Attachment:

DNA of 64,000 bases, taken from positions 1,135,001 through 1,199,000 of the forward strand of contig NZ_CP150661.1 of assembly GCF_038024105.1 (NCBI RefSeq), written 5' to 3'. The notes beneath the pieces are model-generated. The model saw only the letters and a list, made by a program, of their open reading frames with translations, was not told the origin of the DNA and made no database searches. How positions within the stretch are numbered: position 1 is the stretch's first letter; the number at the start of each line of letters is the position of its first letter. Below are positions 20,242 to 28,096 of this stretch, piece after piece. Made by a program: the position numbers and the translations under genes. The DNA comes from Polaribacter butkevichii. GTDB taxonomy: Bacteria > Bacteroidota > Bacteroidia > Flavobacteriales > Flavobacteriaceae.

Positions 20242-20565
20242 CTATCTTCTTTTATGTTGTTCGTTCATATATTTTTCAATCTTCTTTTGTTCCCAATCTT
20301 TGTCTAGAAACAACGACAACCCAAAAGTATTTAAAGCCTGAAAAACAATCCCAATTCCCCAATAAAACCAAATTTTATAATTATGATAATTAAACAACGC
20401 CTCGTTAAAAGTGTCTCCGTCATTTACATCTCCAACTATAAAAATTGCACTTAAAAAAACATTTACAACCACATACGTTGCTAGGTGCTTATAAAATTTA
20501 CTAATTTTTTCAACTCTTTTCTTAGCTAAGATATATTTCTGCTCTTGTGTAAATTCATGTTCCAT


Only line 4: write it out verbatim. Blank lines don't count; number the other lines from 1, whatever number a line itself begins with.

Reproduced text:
20301 TGTCTAGAAACAACGACAACCCAAAAGTATTTAAAGCCTGAAAAACAATCCCAATTCCCCAATAAAACCAAATTTTATAATTATGATAATTAAACAACGC